We're in the truck by 5.30, and off up to the top of the world to visit the ewes, housed in Charlie's barn, where they came to escape from our flooded pasture a couple of months ago.

The remaining ewe, in the pen with old Frankie, the grandma of them all, looks at us and blinks. Nothing doing.

It's getting dramatically lighter each morning at this hour, and a quick glance round tells us we've still got all the lambs we should have, and everyone's happy. We sit in the pale morning light, drinking our coffee, and watch two young stags amble placidly across the track, barely 50 metres from us. They gaze back at us, and saunter off. These days we're a bit late to catch the barn owl returning to her box.

Both of us have work to do. We drive back up the track. I hop out to re-lock the gate. A grey partridge creaks in the grass beside it. The lights of the industrial estate on the edge of town, down in the valley, lose their brilliance as the sky turns pink.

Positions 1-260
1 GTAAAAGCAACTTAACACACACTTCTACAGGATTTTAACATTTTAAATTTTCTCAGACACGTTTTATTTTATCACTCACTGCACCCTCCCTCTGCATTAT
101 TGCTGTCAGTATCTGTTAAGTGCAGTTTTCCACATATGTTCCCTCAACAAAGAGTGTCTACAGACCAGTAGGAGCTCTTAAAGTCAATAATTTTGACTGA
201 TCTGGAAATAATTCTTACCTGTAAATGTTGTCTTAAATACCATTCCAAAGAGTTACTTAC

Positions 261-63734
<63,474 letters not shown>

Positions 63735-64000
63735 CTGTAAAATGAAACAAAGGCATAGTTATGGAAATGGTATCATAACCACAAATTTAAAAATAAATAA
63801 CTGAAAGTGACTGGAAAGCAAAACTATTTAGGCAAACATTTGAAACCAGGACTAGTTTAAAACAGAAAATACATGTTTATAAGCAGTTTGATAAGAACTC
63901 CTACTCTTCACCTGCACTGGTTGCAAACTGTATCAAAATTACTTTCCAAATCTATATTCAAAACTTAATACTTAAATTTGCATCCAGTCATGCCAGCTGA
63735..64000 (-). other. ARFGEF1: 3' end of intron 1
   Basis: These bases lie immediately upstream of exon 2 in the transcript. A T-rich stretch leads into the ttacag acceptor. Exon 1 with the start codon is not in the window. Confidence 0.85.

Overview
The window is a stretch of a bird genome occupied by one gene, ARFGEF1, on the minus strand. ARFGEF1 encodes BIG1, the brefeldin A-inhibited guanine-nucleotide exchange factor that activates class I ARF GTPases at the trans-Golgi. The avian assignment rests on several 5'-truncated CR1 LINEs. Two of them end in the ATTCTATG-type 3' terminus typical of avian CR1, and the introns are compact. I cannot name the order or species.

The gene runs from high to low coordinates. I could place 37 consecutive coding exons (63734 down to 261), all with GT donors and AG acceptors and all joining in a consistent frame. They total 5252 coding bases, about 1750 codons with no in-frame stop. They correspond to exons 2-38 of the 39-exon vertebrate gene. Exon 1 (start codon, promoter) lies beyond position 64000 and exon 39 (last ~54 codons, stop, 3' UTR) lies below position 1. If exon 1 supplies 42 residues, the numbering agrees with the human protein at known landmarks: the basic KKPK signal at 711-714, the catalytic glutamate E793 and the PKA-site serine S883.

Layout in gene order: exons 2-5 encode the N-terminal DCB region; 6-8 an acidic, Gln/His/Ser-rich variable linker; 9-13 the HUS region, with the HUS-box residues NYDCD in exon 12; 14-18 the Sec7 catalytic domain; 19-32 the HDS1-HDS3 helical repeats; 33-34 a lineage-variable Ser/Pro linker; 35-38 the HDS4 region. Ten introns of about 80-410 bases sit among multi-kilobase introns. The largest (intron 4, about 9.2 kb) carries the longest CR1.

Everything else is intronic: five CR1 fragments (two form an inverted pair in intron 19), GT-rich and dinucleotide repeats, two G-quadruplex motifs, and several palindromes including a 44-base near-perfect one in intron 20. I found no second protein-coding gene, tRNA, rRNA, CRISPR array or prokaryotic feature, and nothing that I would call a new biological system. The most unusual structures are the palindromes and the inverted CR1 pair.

Monday.





Still...

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 Lockdown number three.

An awful lot has changed. Untold hurt, only three of us here now, and our income about to be slashed by my having fallen for a bunch of lies.

But it's time. Time to come back. I miss the other bloggers - I've just had a toddle through my bookmarks down there ! I miss the common sense, the day to day, the journal angle.

I used to call them my library book bloggers. They weren't changing the world, so you'd notice. They let you know when they changed their library books. Fat chance of that now, but you know what I mean.

I've got a tall order coming up keeping up on social media for the farm at www.chestnutsfarm.com and also our other business, so I can't say how much I'll have to say, and how often, but this is a start.

I'll let you know the minute I'm able to change my library books.

Covid 19 and the return to all that matters

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Over the last month, all of us have seen the world change. No one is untouched. No country unharmed.
This little group of islands is taking a proper battering. As I come back to my online home, I suppose for comfort, and familiarity, our Prime Minister is in Intensive Care with the virus which is ripping apart the world.